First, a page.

From the above I got the impression you wanted to gather all information in the item on the original combination. Logically, this would mean adding names (subsequent combinations) as strings. - Brya (talk) 16:39, 10 July 2020 (UTC)
@Faendalimas: I proposed basically the same thing two years ago and it went nowhere. Your proposal retains many of the problems of the current system and would be a maintenance nightmare. Every time a species was renamed, all of its synonyms would have to be updated. I'm tired of us going around and around in circles on this. I just want an easy way to add more synonym data to Wikidata without causing any other problems. Nothing that I'm proposing makes other more comprehensive solutions impossible in the future. Can't we just take a small step towards improving the current situation rather than endlessly re-hashing the entire taxonomy system (which always leads nowhere)? Please consider the merits of this modest proposal and whether or not it would actually lead to more useful data in Wikidata (which I think it would). Sure it's not perfect, but it's an improvement, and it doesn't make the existing situation any worse. Kaldari (talk) 20:10, 10 July 2020 (UTC)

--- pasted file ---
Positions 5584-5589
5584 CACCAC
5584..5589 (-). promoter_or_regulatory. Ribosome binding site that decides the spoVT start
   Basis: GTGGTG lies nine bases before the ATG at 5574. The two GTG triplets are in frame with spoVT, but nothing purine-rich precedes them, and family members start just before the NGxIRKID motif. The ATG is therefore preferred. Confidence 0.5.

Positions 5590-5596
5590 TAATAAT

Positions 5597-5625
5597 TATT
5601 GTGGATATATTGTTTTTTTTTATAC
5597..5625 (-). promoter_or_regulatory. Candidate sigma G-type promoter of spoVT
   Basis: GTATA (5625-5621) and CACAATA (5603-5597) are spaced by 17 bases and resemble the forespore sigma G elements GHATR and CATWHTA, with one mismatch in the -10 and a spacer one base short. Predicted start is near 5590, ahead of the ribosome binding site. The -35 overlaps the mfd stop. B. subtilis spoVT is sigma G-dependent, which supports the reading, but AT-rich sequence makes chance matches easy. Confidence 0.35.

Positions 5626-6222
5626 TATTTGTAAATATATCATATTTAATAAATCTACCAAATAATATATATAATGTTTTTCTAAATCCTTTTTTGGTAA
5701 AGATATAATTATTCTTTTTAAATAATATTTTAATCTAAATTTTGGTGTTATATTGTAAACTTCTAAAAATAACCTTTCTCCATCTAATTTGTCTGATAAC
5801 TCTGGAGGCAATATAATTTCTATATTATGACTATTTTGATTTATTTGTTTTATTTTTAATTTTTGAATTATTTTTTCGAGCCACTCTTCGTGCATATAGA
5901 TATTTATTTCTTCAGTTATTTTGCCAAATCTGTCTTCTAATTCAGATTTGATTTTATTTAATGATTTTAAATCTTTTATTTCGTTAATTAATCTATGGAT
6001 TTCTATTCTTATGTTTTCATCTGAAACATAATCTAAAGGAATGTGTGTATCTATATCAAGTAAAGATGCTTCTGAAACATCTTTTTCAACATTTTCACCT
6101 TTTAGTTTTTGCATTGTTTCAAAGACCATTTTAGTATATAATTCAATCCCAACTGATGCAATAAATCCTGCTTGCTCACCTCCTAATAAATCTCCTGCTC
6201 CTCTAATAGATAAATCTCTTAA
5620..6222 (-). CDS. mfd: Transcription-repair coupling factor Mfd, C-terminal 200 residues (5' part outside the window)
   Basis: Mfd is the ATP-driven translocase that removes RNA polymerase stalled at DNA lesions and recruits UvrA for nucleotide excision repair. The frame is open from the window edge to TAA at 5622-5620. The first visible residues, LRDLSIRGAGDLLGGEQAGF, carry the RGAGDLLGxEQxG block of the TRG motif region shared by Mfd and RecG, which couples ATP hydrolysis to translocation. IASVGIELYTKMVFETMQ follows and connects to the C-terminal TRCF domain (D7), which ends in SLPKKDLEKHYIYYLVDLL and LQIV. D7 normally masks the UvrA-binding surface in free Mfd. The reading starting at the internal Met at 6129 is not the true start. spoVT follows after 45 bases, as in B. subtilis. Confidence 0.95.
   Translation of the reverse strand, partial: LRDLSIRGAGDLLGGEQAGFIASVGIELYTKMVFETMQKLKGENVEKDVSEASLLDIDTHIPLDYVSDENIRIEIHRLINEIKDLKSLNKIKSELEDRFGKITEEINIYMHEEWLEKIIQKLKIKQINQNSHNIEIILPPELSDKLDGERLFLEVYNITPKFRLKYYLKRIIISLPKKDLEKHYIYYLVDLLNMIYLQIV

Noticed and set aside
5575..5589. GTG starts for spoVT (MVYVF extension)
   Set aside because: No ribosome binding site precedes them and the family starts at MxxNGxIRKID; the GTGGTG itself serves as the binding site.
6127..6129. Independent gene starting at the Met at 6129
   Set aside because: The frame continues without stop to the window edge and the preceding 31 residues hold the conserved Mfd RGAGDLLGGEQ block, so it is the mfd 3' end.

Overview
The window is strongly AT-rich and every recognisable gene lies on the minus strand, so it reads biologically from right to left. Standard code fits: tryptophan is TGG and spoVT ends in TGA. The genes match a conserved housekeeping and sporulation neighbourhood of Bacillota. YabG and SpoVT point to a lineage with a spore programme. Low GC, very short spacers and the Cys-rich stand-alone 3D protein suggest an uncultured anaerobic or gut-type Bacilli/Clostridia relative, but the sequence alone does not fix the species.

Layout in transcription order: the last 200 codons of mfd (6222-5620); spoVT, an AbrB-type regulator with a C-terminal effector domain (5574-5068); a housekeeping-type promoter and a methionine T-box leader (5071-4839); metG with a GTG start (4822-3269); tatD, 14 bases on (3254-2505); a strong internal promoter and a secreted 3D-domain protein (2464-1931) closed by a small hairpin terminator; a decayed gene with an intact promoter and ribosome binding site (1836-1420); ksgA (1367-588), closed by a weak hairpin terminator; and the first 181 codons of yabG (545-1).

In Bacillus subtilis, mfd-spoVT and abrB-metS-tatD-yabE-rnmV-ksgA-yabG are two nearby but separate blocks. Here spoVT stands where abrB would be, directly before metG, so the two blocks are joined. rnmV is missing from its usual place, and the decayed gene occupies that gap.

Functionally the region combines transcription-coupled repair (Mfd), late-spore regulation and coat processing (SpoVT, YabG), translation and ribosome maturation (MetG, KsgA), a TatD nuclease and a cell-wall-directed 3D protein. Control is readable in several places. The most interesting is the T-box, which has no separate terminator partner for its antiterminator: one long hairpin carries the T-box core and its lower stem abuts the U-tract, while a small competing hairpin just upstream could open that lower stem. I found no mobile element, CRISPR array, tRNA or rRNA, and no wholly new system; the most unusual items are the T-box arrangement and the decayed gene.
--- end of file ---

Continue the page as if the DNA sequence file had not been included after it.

Sorry it was not my wish to hyjack this. I saw it as an opportunity to highlight some of the issues of what is clearly a hybrid database. Anyway above I have supported your proposal. Cheers Scott Thomson (Faendalimas) talk 21:00, 10 July 2020 (UTC)
Faendalimas, essentially, you proposed status quo. It's clear that it may appear difficulte to create new items for users who never did that, but I don't see how this new property would help users get started with Wikidata. That a few (automated) maintainance steps could (or should) be added isn't really argument in favor of this property proposal. --- Jura 21:17, 10 July 2020 (UTC)
Jura, essentially I agree with you, I do not think anything I commented was in favor of this. But in the absence of a full redesign this will allow data to be added. I think people should be encouraged to make items instead of strings. However in the absence of items at least something is there. I have supported it by concession, not because I think its perfect. Cheers Scott Thomson (Faendalimas) talk 22:03, 10 July 2020 (UTC)
@Faendalimas: what you don't seem to be taking into account is that Wikidata needs to be able to model its data sources, and in particular their IDs (especially for the English Wikipedia, whose taxonbar uses IDs as entries to those sources). Repeating what I wrote above, for some sources, like the World Spider Catalog, the ID is for the taxon: if the accepted name changes, the entry has a new name but the same ID. Strings will work fine. In other sources, like Tropicos, IDs are for names, and there is useful information under the name. For these cases, we need each synonym to have a link to an ID. Strings won't work for this. Peter coxhead (talk) 06:35, 24 July 2020 (UTC)
@Peter coxhead: Couldn't we just add the taxon name IDs as qualifiers to the synonym string property? We would just need to change their property scope constraint, but that's easy. Then no data would be lost. Kaldari (talk) 15:11, 21 August 2020 (UTC)

  Comment: As I see it, a prime problem is what is intended by "name". In the real world this is governed by the various Codes of nomenclature. These have ordered names into the following categories: